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the Globe and Mail - Dec 6, 2007

B.C.'s directive to scientists under fire

Teams writing recovery strategies for endangered species told not to identify critical habitat, groups learn

MARK HUME

VANCOUVER -- Two environmental groups are calling for a federal investigation after obtaining documents that show the B.C. government is telling science teams that are writing recovery strategies for endangered species not to identify critical habitat.

"This shows how politics trumps science," Gwen Barlee, a director of the Western Canada Wilderness Committee, said yesterday.

Ms. Barlee said the B.C. government doesn't want to identify critical habitat because once it does, it will have to take steps to protect land, possibly curtailing logging or other development.

The province defends its approach, however, saying it doesn't want to identify critical habitat based on science alone, but must also consider socio-economic factors.

Ms. Barlee's office and Ecojustice, a non-profit legal foundation concerned with environmental law, made freedom-of-information requests to obtain draft B.C. guidelines that indicate how recovery plans for endangered species should be structured.

All provinces are required under the federal Species At Risk Act (SARA) to develop their own strategies to protect endangered species, although the ultimate responsibility is Ottawa's.

To help the provinces put together their recovery plans and to ensure a consistent approach across Canada, the federal government produced a template for developing recovery strategies. That template asks provinces to identify critical habitat "to the extent possible, based on the best available information."

But the February, 2006, copy obtained by the environmental groups contain notes inserted by the B.C. government, directing science advisory teams not to identify critical habitat.

The B.C. directive states: "It should be made clear that critical habitat is not being proposed at this time."

It says advisory teams should state that "while much is known about the habitat needs of the species ... more definitive work must be completed before any specific sites can be formally proposed as critical habitat."

Ms. Barlee said most plans follow "word for word" the form suggested in the guidelines, even when critical habitat is known.

"We were just amazed to see this [direction] ... we were just very surprised to see that they wrote it down," she said.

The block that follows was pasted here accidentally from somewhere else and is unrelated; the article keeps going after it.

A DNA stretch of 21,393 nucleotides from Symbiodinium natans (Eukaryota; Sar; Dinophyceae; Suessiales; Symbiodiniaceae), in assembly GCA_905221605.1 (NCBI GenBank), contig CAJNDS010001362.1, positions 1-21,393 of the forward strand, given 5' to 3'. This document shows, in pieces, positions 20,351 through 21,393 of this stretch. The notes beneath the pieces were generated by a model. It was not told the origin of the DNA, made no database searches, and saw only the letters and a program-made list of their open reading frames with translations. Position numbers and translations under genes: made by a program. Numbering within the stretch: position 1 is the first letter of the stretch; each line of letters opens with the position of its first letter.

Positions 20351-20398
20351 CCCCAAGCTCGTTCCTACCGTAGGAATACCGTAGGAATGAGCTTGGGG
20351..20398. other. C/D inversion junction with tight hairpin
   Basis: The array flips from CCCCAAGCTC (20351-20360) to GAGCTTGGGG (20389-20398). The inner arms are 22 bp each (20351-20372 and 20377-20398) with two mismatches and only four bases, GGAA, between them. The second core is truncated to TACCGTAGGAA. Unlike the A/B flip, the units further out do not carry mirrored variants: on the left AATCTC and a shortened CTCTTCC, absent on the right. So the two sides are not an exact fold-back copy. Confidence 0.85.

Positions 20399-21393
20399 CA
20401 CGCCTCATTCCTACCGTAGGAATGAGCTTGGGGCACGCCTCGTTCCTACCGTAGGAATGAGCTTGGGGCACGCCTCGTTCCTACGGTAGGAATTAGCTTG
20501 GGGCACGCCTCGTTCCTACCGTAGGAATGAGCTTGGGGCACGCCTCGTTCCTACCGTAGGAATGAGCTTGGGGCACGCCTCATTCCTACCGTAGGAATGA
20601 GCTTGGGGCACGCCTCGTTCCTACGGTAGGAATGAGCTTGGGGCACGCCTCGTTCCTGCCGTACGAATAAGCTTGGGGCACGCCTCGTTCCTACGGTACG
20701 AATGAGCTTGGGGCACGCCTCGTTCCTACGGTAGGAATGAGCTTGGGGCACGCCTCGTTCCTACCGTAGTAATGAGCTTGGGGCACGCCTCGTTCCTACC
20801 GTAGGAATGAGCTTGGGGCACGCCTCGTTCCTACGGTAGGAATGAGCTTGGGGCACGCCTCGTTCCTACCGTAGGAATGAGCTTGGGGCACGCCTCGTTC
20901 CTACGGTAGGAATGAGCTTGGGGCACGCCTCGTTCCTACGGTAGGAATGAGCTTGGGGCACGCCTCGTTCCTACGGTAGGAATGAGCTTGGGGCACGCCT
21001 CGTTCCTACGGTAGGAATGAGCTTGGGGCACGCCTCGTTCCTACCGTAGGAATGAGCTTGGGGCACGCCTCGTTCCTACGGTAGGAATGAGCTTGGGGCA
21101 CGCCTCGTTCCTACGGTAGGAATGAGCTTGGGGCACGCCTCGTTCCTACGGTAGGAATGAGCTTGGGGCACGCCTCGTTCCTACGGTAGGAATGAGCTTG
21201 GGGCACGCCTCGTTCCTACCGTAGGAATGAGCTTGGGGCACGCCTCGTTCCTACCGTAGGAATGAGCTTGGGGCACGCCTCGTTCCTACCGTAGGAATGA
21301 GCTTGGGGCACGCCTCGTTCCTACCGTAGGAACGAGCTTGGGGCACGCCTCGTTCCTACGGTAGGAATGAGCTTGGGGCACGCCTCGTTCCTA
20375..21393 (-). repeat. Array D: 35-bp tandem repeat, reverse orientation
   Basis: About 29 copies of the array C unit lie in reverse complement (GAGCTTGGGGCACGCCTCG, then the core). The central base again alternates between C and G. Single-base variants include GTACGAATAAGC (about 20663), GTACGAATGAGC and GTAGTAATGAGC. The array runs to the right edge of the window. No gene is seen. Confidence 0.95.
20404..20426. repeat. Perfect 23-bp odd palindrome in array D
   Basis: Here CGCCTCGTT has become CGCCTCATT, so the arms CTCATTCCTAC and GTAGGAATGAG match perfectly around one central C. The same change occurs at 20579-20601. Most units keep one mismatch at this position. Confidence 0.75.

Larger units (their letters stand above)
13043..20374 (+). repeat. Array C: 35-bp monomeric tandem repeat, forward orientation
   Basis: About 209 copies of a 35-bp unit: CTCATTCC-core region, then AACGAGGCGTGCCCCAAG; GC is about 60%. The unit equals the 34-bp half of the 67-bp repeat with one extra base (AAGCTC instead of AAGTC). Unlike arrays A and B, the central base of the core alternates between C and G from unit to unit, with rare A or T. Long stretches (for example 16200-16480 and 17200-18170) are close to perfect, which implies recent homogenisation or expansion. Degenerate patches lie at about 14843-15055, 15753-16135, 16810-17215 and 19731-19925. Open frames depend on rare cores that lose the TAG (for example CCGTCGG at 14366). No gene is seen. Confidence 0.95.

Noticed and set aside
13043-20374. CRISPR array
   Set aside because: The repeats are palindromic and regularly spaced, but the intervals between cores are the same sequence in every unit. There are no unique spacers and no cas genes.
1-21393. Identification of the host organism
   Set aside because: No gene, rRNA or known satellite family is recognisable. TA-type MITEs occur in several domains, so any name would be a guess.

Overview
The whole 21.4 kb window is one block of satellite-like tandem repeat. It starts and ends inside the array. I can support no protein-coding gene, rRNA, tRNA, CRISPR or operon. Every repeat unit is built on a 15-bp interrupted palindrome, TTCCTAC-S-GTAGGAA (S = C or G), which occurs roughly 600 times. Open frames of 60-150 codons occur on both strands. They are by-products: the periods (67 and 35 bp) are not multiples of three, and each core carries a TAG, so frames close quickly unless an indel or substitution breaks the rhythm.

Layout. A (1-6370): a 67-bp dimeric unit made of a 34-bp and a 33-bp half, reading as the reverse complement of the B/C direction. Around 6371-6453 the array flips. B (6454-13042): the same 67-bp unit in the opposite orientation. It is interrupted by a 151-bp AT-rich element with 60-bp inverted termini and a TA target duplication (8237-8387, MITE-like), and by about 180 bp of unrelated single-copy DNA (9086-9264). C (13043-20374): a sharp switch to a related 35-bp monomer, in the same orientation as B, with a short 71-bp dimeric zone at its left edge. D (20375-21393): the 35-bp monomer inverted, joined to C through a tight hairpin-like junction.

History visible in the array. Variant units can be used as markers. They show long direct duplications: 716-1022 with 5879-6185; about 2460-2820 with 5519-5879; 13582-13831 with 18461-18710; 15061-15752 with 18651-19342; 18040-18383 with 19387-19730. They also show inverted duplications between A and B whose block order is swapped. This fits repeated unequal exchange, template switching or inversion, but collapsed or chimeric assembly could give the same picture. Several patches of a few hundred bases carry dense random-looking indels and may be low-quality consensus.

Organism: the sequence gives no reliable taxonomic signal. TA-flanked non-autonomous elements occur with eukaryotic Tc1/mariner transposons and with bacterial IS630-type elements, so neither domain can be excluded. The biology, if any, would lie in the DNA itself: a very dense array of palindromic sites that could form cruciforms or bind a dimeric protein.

The recovery strategy for the rigid apple moss, for example, includes a map that shows the plant is found in just three locations on Vancouver Island and Lasqueti Island. The report states individual patches have been counted and measured, down to areas as small as 0.5 square centimetres, indicating scientists know exactly where the rare plants are growing.

But the B.C. recovery strategy for the moss states: "While much is known about the habitat needs of the species included within this recovery strategy, more definitive work must be completed before any specific sites can be formally proposed as critical habitat."

The plans for Lemmon's holly fern, Garry oak woodlands and poor pocket moss all contain almost identical wording. "This is the first time where we've got a government document where they have directed scientists on what to say," said Devon Page, a lawyer with Ecojustice. "This is attempting to interfere with the scientists' work."

He said government biologists are unlikely to resist such a government directive and called on the federal government to investigate all B.C. recovery strategies that fail to identify critical habitat.

There are more than 100 B.C. species listed under SARA. The B.C. government has final recovery strategies for 40 of those species, but only two of those plans identify critical habitat.

Susan Pinkus, staff scientist with Ecojustice, said " 91 per cent of species in B.C. that currently have recovery strategies don't have critical habitat [identified] compared to 23 per cent nationally. So B.C.'s record is pathetic."

In an e-mail, Kaaren Lewis, director of the Ecosystems Branch of the B.C. Environment Ministry, said: "This direction exists because the province believes that the ultimate configuration of CH [critical habitat] must not be identified at the recovery stage solely on scientific advice from recovery teams. It must be balanced with socio-economic considerations."

Paul Kluckner, regional director for the Canadian Wildlife Service of Environment Canada, said he was not familiar with the B.C. directive concerning critical habitat.

But he said provinces are not obliged to follow the template to the letter and can develop their own approach.

The bottom line, Mr. Kluckner said, is that the provincial plans must be adequate to protect endangered species.

If a plan falls short, the federal government can step in to protect a species, he said, but B.C. is currently still working on most of its plans.
 

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